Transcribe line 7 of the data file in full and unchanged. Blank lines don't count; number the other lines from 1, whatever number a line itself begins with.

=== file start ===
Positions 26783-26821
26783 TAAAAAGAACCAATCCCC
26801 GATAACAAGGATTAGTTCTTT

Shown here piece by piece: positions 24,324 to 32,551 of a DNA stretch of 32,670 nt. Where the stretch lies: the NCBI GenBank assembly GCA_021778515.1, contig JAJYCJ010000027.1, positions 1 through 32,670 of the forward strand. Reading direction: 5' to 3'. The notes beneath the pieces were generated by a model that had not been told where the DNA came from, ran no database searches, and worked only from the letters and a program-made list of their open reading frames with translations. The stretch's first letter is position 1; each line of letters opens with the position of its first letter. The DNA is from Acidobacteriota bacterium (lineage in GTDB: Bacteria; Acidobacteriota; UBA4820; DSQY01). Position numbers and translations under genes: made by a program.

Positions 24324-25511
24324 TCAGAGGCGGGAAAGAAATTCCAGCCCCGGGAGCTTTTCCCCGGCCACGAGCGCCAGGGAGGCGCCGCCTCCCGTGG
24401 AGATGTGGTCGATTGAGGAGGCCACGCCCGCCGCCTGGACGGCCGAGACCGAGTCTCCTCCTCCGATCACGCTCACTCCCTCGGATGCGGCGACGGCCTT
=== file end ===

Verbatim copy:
24401 AGATGTGGTCGATTGAGGAGGCCACGCCCGCCGCCTGGACGGCCGAGACCGAGTCTCCTCCTCCGATCACGCTCACTCCCTCGGATGCGGCGACGGCCTT